Saturday, February 19, 2005


Today's vast wasteland

If you've read much of my blog, you've no doubt noticed that I like old stuff: old movies, old records, old books, old-time religion, etc.. It's not that I dislike new stuff in and of itself. For instance, I'm writing this article on a fairly new PC on one of the latest releases of the excellent Linux operating system, and I'm continug to build on a large and comprehensive DVD collection. Insofar as technology is concerned, I have no qualms about using the best of what's new, at least once the bugs have been worked out. :-)

However, I find much of what passes for artistic expression nowadays, whether serious art or popular art, to be sorely lacking. Aside from the all-too-common emphasis on the ugly and crude at the expense of the beautiful and virtuous, i find a certain coldness or heartlessness at the core of much of modern cinema, music, etc..

Let's take the movies for instance. Now, I can't deny that the technology that's available to modern moviemakers is marvelous. Just the other night I saw a movie that seamlessly integrated live actors with CGI-generated backgrounds and special effects. Except for a few props and the actors themselves, the whole movie was computer generated. Even on a small TV screen, the effect was extremely impressive visually and sonically. However, the overall effect of the movie was cold and lacking in passion. No wonder, given that the very purpose of the movie was to pay homage to the pop culture--science fiction, comic books, architecture, etc.--of the early 20th Century, in the form of a deadpan cliche-filled psuedo-adventure. Given the subject matter and viewpoint of the film, it was evident that the producers intended it to be detached, camp, arch, ironic, you name it. I'm certain the film turned out exactly what it was intended to be.

In my opinion, much of today's music could be described in much the same way. Now, sound quality is better than ever, thanks to digital recording and multi-tracking, and musicianship can be excellent in a technical sense, but much of the new music I hear falls into two major categories: (1) technically adept but highly derivative performances in styles of the past or (2) more adventurous performances that strongly emphasize the alleged ugliness of the "real world". When I hear most modern music, I either think, "I've heard this done before, but better," or "What in the world were they thinking?"

So far I've been writing about the arts in general, so I should point out, with sadness, that my impressions apply to much of the artistic product of professing Christians, too. Now, I'm happy to say ugliness and harshness are found much less in Christian art and music than in the product of the world as a whole, but that doesn't mean that it's quality art. Sadly, much of the Christian stuff I see and hear these days is extremely derivative. For instance, much contemporary Christian music sounds almost exactly like secular music, albeit with cleaned-up words and less-skilled musicianship, and much Christian art and illustration is cold, superficial, or simply derivative.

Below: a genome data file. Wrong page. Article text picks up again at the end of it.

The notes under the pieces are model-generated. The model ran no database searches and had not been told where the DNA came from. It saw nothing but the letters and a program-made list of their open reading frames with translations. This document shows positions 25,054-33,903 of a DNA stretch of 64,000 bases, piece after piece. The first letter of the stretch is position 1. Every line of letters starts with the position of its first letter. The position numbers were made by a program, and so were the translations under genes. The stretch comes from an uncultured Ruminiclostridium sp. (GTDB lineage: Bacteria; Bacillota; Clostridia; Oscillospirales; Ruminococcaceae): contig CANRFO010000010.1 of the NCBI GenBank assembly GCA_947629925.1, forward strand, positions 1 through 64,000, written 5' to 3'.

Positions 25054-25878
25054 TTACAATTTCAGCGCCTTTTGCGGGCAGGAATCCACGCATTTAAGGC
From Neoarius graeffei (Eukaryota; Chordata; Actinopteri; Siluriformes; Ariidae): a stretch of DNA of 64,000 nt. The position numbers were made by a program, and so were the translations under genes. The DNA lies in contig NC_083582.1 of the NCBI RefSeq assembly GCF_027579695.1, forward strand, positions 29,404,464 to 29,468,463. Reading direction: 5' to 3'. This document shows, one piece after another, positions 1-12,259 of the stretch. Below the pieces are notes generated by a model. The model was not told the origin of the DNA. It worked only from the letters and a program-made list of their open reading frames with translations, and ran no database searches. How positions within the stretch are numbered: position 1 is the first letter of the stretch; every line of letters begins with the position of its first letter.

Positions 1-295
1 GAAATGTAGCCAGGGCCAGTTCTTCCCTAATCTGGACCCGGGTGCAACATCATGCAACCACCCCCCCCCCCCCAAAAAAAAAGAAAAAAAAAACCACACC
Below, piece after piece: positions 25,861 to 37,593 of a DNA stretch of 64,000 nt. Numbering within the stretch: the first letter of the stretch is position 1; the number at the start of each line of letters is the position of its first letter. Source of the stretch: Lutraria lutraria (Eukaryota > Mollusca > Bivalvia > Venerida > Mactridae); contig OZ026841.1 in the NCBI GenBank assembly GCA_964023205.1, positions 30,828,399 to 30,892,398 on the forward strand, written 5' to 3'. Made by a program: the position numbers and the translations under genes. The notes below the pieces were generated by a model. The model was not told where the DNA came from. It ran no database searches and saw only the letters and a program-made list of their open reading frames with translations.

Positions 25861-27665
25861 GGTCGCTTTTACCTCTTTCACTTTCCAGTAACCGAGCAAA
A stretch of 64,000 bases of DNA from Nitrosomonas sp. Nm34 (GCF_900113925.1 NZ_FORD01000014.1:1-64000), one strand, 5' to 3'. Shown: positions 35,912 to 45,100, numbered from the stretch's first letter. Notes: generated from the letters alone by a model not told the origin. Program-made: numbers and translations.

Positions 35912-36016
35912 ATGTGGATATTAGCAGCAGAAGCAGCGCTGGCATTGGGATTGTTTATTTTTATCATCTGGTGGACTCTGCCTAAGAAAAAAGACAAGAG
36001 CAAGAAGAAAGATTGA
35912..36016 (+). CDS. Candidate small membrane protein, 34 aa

My friends, this ought not be! What has become of cinema, music, literature, and art of wit, passion, and beauty? Has it all truly been said before? Is there nothing left for us to do than to ape what has been said before? Is the only alternative to the ugliness and cynicism of the world to be bland, saccharine sweetness and light? Has the church forgotten that it is God's will that we do all things--yes, including our art!--for his glory? Why then do we so often settle for imitating the world? Are we not to be salt and light in this present age? If so, where is our voice?

Although I've not done an exhaustive search of the contemporary arts, I've seen several examples that may point to a better way. In the cinema, some of the literary adaptations such as the A&E/BBC "Pride and Prejudice" or the movies of "Sense and Sensibility" and "Persuasion" allow a degree of beauty and virtue to come through, and the recent biopic of "Luther" has many virtues in its own right. Quality music seems to be harder to come by. In particular, I've yet to find a modern performance of classic or contemporary hymns that combines doctrinal integrity (i.e., includes most or all of the verses) and quality musicianship. Of course, my search has not been exhaustive, so I'd welcome pointers to good modern films, music, literature, art, etc., whether Christian or secular.

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